By C.V. Moore
MOUNT HOPE —
Mount Hope wants a new elementary school. That much is clear. But how and whether that’s going to happen is by no means apparent at this stage in Fayette County’s effort to address its numerous aging school buildings.
During an exercise to prioritize their “wish list” of facilities upgrades on Monday evening, a group of about two dozen parents and community members placed colored dots on sheets of paper.
Every single green dot, which corresponded with the participants’ top priority, fell underneath “a new school.”
“This building has been here so long. Our kids deserve better. Mount Hope kids are stereotyped because of their school,” said parent Paula Jones.
“I don’t see any other option than going for a new school,” said community member Jean Evansmore. She placed her green dot and threw the others in the trash.
The school was built in 1929, and its latest addition was in 1974. Only Fayetteville Elementary, built in 1923, has a “new” addition that is older — by one year. Both schools are widely acknowledged to be in dire need of repair, and perhaps replacement.
An architect estimates it would cost $7.7 million to address all critical and recommended needs at Mount Hope. A new school, if built in 2016, would cost $12.5 million.
Mount Hope Elementary’s meeting was set up just like at least 18 others being held across the county in recent days. They are intended to gauge each school community’s desires when it comes to their building and its role in delivering a quality education.
Each participant is presented with county-wide school information, asked to rank recommended needs, and given a chance to create and prioritize a facilities “wish list.”
Based on the needs and their costs, participants also are asked the biggest question of all: “Do you recommend that Fayette County Schools run a bond to keep all current facilities open by addressing the current needs?”
Overall, the county needs an estimated $136 million to address all critical and recommended facility needs; $46 million will cover critical needs only, but not items like new safe schools entrances or Americans with Disabilities Act compliance.
The Mount Hope community seemed generally down on the idea of keeping all schools open through a bond.
“They need entirely too much repair,” said parent Suzette Wingrove. “You’re going to put a bandaid on it. You can’t do a tiny fix and expect it to hold for 30 years.”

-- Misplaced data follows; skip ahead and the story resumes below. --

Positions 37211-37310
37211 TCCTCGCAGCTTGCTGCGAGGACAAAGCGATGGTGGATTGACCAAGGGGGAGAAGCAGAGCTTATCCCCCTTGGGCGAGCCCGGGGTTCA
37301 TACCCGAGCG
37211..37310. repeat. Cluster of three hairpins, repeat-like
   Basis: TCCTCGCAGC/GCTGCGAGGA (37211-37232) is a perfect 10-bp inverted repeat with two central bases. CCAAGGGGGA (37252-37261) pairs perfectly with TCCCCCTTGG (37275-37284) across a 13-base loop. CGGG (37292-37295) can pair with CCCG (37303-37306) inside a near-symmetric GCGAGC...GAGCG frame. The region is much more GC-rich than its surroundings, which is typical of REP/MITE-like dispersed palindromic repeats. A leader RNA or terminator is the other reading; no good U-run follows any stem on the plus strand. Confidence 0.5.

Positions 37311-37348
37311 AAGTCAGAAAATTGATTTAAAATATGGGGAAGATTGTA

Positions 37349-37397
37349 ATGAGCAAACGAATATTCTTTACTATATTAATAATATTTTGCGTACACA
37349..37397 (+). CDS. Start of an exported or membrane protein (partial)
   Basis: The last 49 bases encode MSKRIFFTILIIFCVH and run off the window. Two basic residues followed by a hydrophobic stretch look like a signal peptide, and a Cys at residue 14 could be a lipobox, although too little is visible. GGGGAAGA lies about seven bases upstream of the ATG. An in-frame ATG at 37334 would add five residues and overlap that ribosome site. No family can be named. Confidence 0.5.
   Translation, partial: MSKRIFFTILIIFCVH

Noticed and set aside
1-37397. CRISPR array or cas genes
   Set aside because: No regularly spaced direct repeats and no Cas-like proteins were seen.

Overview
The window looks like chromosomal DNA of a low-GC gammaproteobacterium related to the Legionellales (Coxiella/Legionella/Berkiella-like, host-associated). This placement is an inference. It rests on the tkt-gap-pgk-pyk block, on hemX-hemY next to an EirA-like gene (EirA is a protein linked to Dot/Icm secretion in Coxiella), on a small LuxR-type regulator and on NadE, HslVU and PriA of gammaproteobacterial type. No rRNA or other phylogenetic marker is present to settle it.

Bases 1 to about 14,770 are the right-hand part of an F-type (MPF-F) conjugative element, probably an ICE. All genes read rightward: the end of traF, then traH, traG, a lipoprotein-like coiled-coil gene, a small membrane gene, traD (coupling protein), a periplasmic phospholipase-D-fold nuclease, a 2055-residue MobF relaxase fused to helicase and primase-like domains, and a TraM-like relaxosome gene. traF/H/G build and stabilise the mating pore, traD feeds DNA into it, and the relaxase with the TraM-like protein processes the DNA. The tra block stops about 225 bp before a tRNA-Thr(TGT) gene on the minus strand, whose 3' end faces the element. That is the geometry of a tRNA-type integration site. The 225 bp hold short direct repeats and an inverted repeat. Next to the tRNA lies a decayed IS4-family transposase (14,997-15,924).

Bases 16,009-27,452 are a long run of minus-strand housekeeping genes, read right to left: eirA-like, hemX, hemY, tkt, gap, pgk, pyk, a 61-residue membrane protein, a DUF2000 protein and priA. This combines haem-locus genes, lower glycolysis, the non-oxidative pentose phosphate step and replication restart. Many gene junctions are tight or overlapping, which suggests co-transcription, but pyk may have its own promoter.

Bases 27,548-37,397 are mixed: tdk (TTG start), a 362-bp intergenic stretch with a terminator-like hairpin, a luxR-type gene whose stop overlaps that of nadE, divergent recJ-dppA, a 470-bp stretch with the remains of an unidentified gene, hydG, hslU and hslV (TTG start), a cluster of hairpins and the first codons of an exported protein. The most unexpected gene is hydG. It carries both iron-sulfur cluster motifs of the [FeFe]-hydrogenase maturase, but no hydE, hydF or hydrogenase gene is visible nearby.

The 30 years refers to one possible term for a bond. The county’s maximum bonding capacity is $67 million. If that were maxed out on a 30-year bond, it would give the county little wiggle room for future needs.
“In my opinion, they can come up with something better,” said Karrah Aubry, a teacher at Mount Hope. “And I don’t think it would be the worst thing if some of the schools consolidated.”
Jennifer Zukowski was elected by the Mount Hope community to serve on a 60-member county facilities advisory committee, which will communicate the school’s desires to those higher up the chain.
She says the community has already been through this process once before, when it helped create the Comprehensive Educational Facilities Plan (CEFP) in 2010. The current revised plan calls for some consolidation.
“We came together as a community already and said that we can’t keep all the schools open,” said Zukowski.
Before attendees cast their votes and ranked their lists, Mount Hope Elementary Principal Mike Hutchins laid out the numbers.
Mount Hope has the second-highest English and Language Arts test scores in the county, said Hutchins, though it still ranks 253 out of 392 statewide. Forty-four percent of the school is proficient in this area.
Math is another story. The school has the fourth lowest proficiency in the state at 26 percent.
With 294 students enrolled, it is ranked roughly in the bottom third of the state’s elementary schools, size-wise.
Collins Middle School, where Mount Hope students will eventually wind up, held its meeting on the same evening. With 833 students, it ranks 40th out of 663 schools in the state in terms of size.
Later, these Mount Hope kids will wind up at Oak Hill High School, with its 897 students. It is the 34th largest school in the state.
Where would the money come from to build a new school in Mount Hope? Part of it could be incorporated into a bond. Otherwise, the School Building Authority could be asked, but there’s no guarantee funds would be approved. Those are the two basic options, and neither is a guarantee.
The county previously requested funding from the SBA for a new school for Mount Hope. The request was denied. The ability to acquire land to build the school was an issue, according to Zukowski.
But she wants to see the school attract the support of the SBA by presenting plans for a “one-of-a-kind,” “green” school that will become “a community hub,” with adult education and other community services. She believes the land can be leveraged, perhaps on the site of a burned-out middle school scheduled for demolition by the city.
Hutchins says the school, at 90 percent utilization, is “bursting at the seams.”
“We have all these things we want to do in this building, but it’s limiting us,” he said.
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